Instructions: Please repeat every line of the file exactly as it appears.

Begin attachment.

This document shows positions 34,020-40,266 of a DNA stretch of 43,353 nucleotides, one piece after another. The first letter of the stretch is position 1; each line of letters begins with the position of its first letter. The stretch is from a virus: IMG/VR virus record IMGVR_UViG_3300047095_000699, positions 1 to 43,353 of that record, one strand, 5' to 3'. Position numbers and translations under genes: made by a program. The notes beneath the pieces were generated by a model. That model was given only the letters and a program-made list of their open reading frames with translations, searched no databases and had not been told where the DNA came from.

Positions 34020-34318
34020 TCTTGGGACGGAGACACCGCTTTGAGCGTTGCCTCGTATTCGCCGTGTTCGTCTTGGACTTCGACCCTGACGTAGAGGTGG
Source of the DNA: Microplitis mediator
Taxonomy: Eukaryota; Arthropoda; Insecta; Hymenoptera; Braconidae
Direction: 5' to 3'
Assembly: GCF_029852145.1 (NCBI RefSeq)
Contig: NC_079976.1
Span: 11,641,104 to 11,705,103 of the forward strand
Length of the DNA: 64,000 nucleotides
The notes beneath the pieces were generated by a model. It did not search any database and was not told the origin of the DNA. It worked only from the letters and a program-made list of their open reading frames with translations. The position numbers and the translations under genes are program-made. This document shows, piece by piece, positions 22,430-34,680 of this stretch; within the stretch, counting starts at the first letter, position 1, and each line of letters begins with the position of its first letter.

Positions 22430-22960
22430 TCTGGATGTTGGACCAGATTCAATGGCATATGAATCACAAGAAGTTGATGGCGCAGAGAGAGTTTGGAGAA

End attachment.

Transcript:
This document shows positions 34,020-40,266 of a DNA stretch of 43,353 nucleotides, one piece after another. The first letter of the stretch is position 1; each line of letters begins with the position of its first letter. The stretch is from a virus: IMG/VR virus record IMGVR_UViG_3300047095_000699, positions 1 to 43,353 of that record, one strand, 5' to 3'. Position numbers and translations under genes: made by a program. The notes beneath the pieces were generated by a model. That model was given only the letters and a program-made list of their open reading frames with translations, searched no databases and had not been told where the DNA came from.

Positions 34020-34318
34020 TCTTGGGACGGAGACACCGCTTTGAGCGTTGCCTCGTATTCGCCGTGTTCGTCTTGGACTTCGACCCTGACGTAGAGGTGG
Source of the DNA: Microplitis mediator
Taxonomy: Eukaryota; Arthropoda; Insecta; Hymenoptera; Braconidae
Direction: 5' to 3'
Assembly: GCF_029852145.1 (NCBI RefSeq)
Contig: NC_079976.1
Span: 11,641,104 to 11,705,103 of the forward strand
Length of the DNA: 64,000 nucleotides
The notes beneath the pieces were generated by a model. It did not search any database and was not told the origin of the DNA. It worked only from the letters and a program-made list of their open reading frames with translations. The position numbers and the translations under genes are program-made. This document shows, piece by piece, positions 22,430-34,680 of this stretch; within the stretch, counting starts at the first letter, position 1, and each line of letters begins with the position of its first letter.

Positions 22430-22960
22430 TCTGGATGTTGGACCAGATTCAATGGCATATGAATCACAAGAAGTTGATGGCGCAGAGAGAGTTTGGAGAA